Talk session: Aesthetics and Digital Humanities

This is a very nebulous proposal indeed, but lately I’ve been feeling a bit of a dearth in DH with regard to, oh, I don’t know, beauty. Inspiration. The kind of things you get from poetry and literature, right? Not that there’s always much emphasis on beauty in non-DH literary studies, either, of course, perhaps for good reason. I thought we might sit around and shoot the breeze about whether and how digital tools can or should provide interfaces to the aesthetic properties of literature. I’m thinking here primarily of originally analog literature (“Beauty is truth” etc.), but perhaps the folks who are studying e-literature are the ones who are addressing issues of aesthetics and technology. Or perhaps the critical code studies people (including especially those responsible for 10 Print) have a lock on it by getting into the larger cultural meaning as well as the aesthetics of code.

In proposing this, I’m thinking partly of a very interesting presentation I heard at the University of Kansas DH Forum by a poet and a scholar (Katharine Coles and Julie Lein) who are working with some technologists at Oxford to treat individual poems as “big data” and to create visualizations that would reveal their numinous nature. Basically, they reported failure (which I thought was awesome of them): they haven’t yet come up with a way of visualizing an individual poem’s gorgeous complexity. I wound up thinking that perhaps it simply isn’t possible. The abstract for their paper, “A World in a Grain of Sand,” is at and their slides and a video of the presentation are at

Categories: Session Proposals, Session: Talk |

About Amanda French

(Please ask any THATCamp questions on the THATCamp forums at -- I'm no longer THATCamp Coordinator.) I am now a member of the THATCamp Council, and I am the former THATCamp Coordinator and Research Assistant Professor at the Roy Rosenzweig Center for History and New Media at George Mason University, in which capacity I provided support for THATCamp organizers and participants, maintained, traveled to some (not all!) THATCamps, and directed large-scale projects such as the Proceedings of THATCamp. Before that, I worked with the NYU Archives and Public History program on an NHPRC-funded project to create a model digital curriculum for historian-archivists. I held the Council on Library and Information Resources Postdoctoral Fellowship at NCSU Libraries from 2004 to 2006, and afterward taught graduate and undergraduate courses at NCSU in Victorian literature and poetry as well as in the digital humanities and in advanced academic research methods. At the University of Virginia, while earning my doctorate in English, I encoded texts in first SGML and then XML for the Rossetti Archive and the Electronic Text Center. My 2004 dissertation was a history of the villanelle, the poetic form of Dylan Thomas' "Do not go gentle into that good night" and Elizabeth Bishop's "One Art."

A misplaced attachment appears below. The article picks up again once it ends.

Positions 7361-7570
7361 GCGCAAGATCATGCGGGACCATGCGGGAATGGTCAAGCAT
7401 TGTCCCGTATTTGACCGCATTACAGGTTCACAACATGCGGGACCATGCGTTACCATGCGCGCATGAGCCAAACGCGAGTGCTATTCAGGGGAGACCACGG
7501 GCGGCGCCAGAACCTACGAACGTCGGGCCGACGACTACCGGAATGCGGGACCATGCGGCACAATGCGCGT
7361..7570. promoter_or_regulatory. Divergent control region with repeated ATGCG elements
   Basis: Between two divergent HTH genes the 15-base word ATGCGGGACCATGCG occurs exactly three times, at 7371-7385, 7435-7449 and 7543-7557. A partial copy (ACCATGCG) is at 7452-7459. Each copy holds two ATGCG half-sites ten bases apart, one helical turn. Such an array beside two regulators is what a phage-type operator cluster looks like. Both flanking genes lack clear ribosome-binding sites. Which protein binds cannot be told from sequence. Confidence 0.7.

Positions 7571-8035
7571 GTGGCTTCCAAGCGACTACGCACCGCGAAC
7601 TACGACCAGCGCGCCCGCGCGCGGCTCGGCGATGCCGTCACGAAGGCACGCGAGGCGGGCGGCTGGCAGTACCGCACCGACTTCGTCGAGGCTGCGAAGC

7 Responses to Talk session: Aesthetics and Digital Humanities

  1. John Rodzvilla says:

    This is something I would be interested in talking about. I’ve been trying to figure out how to approach this from a professional studies approach in our program. I teach students how to make e-books and websites so they can go out into the industry, but feel that my courses miss the opportunity to talk about an aesthetic quality that’s being ignored. The most I can do is point to some of the more concrete poems and ask how to deal with it. I’d be interested in hearing from others on what they need to do.

  2. Mary Loeffelholz says:

    Count me as interested too–I’d love to hear more about the Coles-Lein work and Amanda’s research questions. From research interests based in US poetry of the long 19th C, I’d be interested in thinking about “gorgeous complexity” as an attribute of networks of poems as well as individual poems. Looking forward, mkl

  3. Amanda Rust says:

    I’d be interested in this as well. At THATCamp New England we had a great discussion around a possibly related theme: Where are all the artists? We focused somewhat on the role of the artist / designer in digital humanities, so perhaps more on visual aesthetics than what you are thinking of here. There are great notes on that discussion from papaelia (proposer of the session) here.

  4. This sounds like a terrific conversation. As Amanda Rust intimates, there are such rich worlds of artistic practice in digital media; there’s a flourishing networked vernacular on aesthetics as well (e.g., The New Aesthetic), and the lack of connection between DH and these domains seems redressable.

  5. Patsy Baudoin says:

    As one of the 10 PRINT authors, I’m committed to reading code culturally (including mainly aesthetically and politically). I’m quite intrigued by the Coles-Lein work, which I’m just learning about (thanks to Amanda F.) and would like to continue the stimulating THATCampNE conversation Amanda R. refers to. Count me in…

  6. rybakc says:

    As someone who primarily publishes as a creative writer, I’m very interested in this. This is also pretty much the debate I had with my dept head recently, with his position being that DH dehumanizes the humanities. My personal interests are in learning to code poetic rhythm and meter as a way to widen aesthetic discussions of poetry.

  7. I’d be interested in this as well. From the perspective of film/media studies, the recent growth of video essays are a potential mode of DH productivity – within those makers, there’s a debate about whether such projects should be analytical and/or poetic, and what that means for makers & viewers. I’d love to hear similar issues from other fields.

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